• 2010 – 2nd prize in the Taiwan Tower international competition (with Gavin Robotham)
  • 2011 – Soheil Abedian School of Architecture, Bond University on the Gold Coast, Australia (with Gavin Robotham and Brit Andresen)[5]
  • 2013 – Finalist in the National Stadium of Israel (CRAB + POPULOUS)
  • 2013 – Finalist in the Gold Coast Cultural Precinct

Current appointments[edit]

  • Professor Emeritus at University College London
  • Professor of Architecture at the Royal Academy of Arts
  • Life Professor at the Hochschule fur Bildende Kunste (Städelschule) Frankfurt-Main
  • Senior Fellow of the Royal College of Art, London
  • Honorary Fellow of the Arts University Bournemouth
  • Member of the Hessische Architektenkammer
  • Member of the RIBA, Architects Registration Board (ARB)
  • Fellow of University College London


  • Archigram exhibition – 1994 onwards: Vienna, Paris, New York, London, Pasadena, Chicago, Milan, Hamburg, Seoul, Mito, Taipei, Winnipeg, Zurich, Cracow, Zaragoza, Brussels, Rotterdam.
  • Curator of Venice Biennale of Architecture British Pavilion 2004, Cyprus Pavilion 2006
  • Personal exhibitions – various dates: Los Angeles, Tokyo, Oslo, Berlin, Osaka, Frankfurt.


  • 1967 – Architecture: Action and Plan. London: Studio Vista.
  • 1970 – Experimental Architecture. London/New York: Studio Vista/Universal Books.
  • 1972 – Archigram. London: Studio Vista/Reinhold, Birkhauser
  • 1975 – Melting Architecture. London: Peter Cook, (published to accompany Art Net exhibition).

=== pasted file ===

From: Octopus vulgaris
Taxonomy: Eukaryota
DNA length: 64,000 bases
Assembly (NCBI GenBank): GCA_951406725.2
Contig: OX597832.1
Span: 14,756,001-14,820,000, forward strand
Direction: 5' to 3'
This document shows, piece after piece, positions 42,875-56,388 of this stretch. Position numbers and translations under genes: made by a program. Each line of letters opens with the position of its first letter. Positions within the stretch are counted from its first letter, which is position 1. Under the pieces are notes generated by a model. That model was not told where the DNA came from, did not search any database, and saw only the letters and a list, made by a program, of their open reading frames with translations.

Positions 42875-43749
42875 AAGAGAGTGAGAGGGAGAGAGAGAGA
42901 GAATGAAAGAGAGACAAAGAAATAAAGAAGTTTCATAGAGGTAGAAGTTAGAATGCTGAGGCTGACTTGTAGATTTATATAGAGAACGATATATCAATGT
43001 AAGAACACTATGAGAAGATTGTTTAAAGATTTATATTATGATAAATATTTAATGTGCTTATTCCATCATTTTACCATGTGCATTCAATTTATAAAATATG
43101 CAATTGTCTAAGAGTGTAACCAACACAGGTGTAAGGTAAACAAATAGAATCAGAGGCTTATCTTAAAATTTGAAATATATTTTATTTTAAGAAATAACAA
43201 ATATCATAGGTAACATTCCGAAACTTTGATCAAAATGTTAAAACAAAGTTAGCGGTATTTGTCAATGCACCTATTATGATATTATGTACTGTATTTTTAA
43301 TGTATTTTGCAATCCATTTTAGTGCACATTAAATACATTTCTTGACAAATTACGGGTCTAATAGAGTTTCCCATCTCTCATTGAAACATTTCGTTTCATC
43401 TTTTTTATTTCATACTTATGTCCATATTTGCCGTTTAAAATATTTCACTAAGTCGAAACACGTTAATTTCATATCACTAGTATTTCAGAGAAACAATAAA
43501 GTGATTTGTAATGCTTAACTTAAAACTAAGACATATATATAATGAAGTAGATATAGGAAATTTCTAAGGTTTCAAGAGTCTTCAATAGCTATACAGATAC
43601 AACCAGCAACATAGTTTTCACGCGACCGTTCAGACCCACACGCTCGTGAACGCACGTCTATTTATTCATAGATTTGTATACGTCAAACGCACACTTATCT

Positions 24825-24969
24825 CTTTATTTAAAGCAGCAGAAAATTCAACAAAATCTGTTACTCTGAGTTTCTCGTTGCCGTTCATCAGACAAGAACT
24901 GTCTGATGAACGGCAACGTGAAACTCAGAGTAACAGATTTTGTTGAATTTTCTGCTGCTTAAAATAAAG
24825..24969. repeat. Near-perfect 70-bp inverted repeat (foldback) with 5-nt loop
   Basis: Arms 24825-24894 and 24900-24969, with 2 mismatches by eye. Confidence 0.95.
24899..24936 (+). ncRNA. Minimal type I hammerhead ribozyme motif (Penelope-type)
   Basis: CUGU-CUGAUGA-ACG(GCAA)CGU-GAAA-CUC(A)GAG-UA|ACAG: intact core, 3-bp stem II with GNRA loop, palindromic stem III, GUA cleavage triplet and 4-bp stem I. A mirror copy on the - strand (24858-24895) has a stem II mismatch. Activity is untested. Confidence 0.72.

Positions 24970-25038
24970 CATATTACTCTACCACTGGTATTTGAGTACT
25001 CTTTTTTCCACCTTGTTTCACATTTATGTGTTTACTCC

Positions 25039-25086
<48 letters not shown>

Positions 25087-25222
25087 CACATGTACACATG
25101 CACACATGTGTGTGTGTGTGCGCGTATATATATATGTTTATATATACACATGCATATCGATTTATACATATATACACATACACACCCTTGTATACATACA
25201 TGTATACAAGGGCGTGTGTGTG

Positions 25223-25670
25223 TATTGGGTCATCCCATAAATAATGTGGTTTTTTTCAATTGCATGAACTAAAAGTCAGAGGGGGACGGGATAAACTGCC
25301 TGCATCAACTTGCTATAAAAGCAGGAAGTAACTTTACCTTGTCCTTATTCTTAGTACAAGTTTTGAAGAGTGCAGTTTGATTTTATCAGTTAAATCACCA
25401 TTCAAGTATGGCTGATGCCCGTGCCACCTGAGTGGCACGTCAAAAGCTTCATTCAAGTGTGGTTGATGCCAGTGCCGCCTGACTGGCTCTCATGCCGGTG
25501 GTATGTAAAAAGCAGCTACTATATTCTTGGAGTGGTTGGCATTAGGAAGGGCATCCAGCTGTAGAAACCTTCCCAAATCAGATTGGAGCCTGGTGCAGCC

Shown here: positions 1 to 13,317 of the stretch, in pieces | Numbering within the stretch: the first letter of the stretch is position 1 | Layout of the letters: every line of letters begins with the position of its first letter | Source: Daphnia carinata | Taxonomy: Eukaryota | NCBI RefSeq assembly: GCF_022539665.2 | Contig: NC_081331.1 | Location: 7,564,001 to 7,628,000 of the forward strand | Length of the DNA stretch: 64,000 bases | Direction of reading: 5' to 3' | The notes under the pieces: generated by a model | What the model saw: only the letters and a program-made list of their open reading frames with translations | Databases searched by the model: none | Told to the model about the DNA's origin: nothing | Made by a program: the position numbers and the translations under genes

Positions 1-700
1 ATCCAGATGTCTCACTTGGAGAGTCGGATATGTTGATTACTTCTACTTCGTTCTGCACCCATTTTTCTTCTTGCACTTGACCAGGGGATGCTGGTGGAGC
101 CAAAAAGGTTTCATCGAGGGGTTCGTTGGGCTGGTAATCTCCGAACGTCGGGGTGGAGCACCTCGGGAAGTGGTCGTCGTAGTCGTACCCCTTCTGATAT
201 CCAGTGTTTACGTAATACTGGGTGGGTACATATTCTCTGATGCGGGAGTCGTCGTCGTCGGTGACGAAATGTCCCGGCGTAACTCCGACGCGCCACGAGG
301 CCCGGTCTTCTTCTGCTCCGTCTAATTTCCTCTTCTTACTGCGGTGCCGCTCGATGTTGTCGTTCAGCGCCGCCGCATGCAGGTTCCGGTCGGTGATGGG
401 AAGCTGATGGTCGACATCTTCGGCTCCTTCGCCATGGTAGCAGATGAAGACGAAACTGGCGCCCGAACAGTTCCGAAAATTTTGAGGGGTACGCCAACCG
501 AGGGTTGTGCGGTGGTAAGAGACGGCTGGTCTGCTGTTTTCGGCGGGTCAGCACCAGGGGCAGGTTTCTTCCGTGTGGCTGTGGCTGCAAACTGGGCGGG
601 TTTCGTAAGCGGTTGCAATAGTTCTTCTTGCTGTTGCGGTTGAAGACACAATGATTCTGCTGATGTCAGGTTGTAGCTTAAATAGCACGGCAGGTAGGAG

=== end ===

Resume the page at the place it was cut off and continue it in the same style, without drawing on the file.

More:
• 1976 – Art Net The Rally: Forty London Architects . London: Art Net/Peter Cook, (published to accompany Art Net exhibition).
  • 1976 – Arcadia: The Search for the Perfect Suburb. London: Art Net/Peter Cook.
  • 1980 – (with Christine Hawley). Six Houses. London: AA Publications, (published to accompany exhibition at the Architectural Association).
  • 1983 – (with Barbara Goldstein). Los Angeles Now. London: AA Publications, (published to accompany exhibition at the Architectural Association).
  • 1985 – Peter Cook – 21 Years, 21 Ideas. London: AA Publications, (foreword by Banham, Reyner and narrative by Hawley, Christine; published to accompany exhibition at the Architectural Association).
  • 1985 – (editor with Olive Brown). Lebbeus Woods. London: AA Publications, 1985, (published to accompany exhibition at the Architectural Association).
  • 1987 – (with Christine Hawley). Cities. London: Fisher Fine Arts, (published to accompany exhibition at the Fischer Fine Arts).
  • 1989 – Peter Cook 1961–89. A+U.
  • 1991 – (with Rosie Llewellyn-Jones). New Spirit in Architecture. New York: Rizzoli.
  • 1993 – Six Conversations. London: Academy Editions, (Architectural Monographs Special Issue, No. 28).
  • 1996 – Primer. London: Academy Editions.
  • 1999 – Archigram. London/New York: Princeton Architectural Press (also in Japanese, German, Chinese)
  • 1999 – (with John Hedjuk and Helene Binet). The House of the Book: Building, Zvi Hecker. London: Black Dog.
  • 1999 – (with Neil Spiller). The Power of Contemporary Architecture. London: Academy Editions.
  • 2000 – Bartlett Book of Ideas. London: Bartlett School of Architecture.
  • 2001 – (with others). The Paradox of Contemporary Architecture. Chichester: Wiley-Academy.
  • 2003 – The City, Seen As A Garden Of Ideas. New York: Monacelli.
  • 2008 – Drawing: The Motive Force of Architecture. Chichester: Wiley.
  • 2014 – Drawing: The Motive Force of Architecture, Second Edition: Wiley


  1. ^ "About Archigram". The Archigram Archival Project. Retrieved 16 August 2012.
  2. ^ a b "The Knighthood of Professor Peter Cook". University College London. 22 June 2007. Retrieved 2 November 2014.
  3. ^ "Cook Robotham Architectural Bureau, Home".
  4. ^ Alexander, Hawkins. "Zaha Hadid to open Arts University Bournemouth drawing studio designed by Sir Peter Cook". It's Nice That. Retrieved 16 February 2021.
  5. ^ "Peter Cook and Brit Andresen to design Bond University School of Architecture - Australian Design Review".

External links[edit]